Caring for my late mother has had a significant impact on my life and career outlook. Having cared for her from high school to her demise in 2005, I have demonstrated atypical and dedicated community service. It was a challenging and enduring journey, but I became more altruistic, patient, and humble; moreover, I found my niche. I hope to provide selfless care for the sick and disabled. My unique experience along with being actively involved in restoring the quality of life for patients makes medicine appealing to me. My passion for helping others grows stronger every weekend when I help motivate and provide physical therapy for patients. Their physical and emotional scars, along with their stories, inspire me to go above and beyond to make sure they are better than when I first met them. I often empathize with new acquaintances by listening with my heart and sharing hugs of hope. To better my skills as a Physical Therapy Technician, I now volunteer to help treat challenging patients and research specialized cases that require greater understanding. Apart from learning the language of medicine, I am reaching out to my newfound family at the University of Central Florida (U.C.F.).
As a member of the Minority Association of Pre-Health Students (M.A.P.S.) at U.C.F., I plan to give more to the group by undertaking a senior position and marketing the group to our community. My endeavors will not only heighten our presence on and off campus, but it will also invite prospective members to our family. While my climb may be steep, I will learn from the challenges that will arise. Learning from Barack Obama's leadership as a Young Developing Communities Project Organizer for Minorities will keep me focused and goal oriented. My involvement in M.A.P.S., Army ROTC, and Physical Therapy has, and will continue to shape me into a better person.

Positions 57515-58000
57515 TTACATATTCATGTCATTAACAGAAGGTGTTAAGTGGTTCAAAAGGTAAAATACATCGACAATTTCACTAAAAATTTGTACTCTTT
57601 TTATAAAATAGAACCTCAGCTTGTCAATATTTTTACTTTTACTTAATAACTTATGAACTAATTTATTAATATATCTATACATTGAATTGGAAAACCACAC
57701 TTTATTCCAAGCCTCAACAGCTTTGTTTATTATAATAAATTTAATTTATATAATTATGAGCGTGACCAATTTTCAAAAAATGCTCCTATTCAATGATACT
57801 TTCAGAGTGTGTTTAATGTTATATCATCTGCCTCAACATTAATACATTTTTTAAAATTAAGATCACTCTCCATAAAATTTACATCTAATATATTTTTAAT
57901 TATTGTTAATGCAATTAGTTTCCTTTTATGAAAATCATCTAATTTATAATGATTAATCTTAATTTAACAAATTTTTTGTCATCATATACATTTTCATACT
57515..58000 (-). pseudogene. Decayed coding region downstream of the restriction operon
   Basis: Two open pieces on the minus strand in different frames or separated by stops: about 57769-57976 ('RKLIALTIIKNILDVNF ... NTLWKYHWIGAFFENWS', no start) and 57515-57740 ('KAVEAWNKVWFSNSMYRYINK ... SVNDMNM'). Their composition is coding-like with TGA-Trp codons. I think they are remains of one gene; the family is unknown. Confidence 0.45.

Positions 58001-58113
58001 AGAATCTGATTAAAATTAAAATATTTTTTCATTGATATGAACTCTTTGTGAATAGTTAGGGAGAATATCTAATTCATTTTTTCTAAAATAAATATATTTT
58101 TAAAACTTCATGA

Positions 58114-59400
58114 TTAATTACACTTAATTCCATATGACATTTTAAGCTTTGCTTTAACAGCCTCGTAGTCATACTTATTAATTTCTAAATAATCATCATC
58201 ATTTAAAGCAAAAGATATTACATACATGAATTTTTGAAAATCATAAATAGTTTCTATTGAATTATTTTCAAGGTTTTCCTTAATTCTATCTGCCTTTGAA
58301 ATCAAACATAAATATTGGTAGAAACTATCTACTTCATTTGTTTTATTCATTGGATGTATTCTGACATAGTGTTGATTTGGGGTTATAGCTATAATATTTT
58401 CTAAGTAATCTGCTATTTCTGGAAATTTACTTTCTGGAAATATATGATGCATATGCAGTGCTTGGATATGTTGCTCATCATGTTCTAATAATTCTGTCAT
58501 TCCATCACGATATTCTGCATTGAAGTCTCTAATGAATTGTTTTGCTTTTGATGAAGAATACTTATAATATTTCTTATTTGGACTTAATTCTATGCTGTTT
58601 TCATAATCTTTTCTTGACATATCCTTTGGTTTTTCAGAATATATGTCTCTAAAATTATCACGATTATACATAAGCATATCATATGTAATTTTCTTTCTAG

The extensive education that I will attain will hone and challenge my intellect. It will not only help me in interpersonal relationships, but also in professional practices. My community will share my harvest through scholarships and off-site events I hope to establish similar to that of Barack Obama. By directing money into scholarship funds for underprivileged minorities pursuing health related fields, I will help those who are in need. Serving as a skilled clinician, officer, and mentor, I hope to be one of many African Americans serving as a vital link in my community. As a result, the future of my family and neighbors will be promising.
Seeing the smiles and triumphs of my late mother drives me to bring out the best from those who need a helping hand. While Barack Obama's emergence to the White House is remarkably historic, I have been most touched by his humble leadership and selfless service. The road he has taken and what he has given to his community is a paragon of what I hope to exemplify. I hope to pave my own path of prominence by being steadfast in believing in my dreams and working hard for a greater good. Thank you, Mr. President for showing me how to shift my mantra from "Yes I can" to "Yes we can."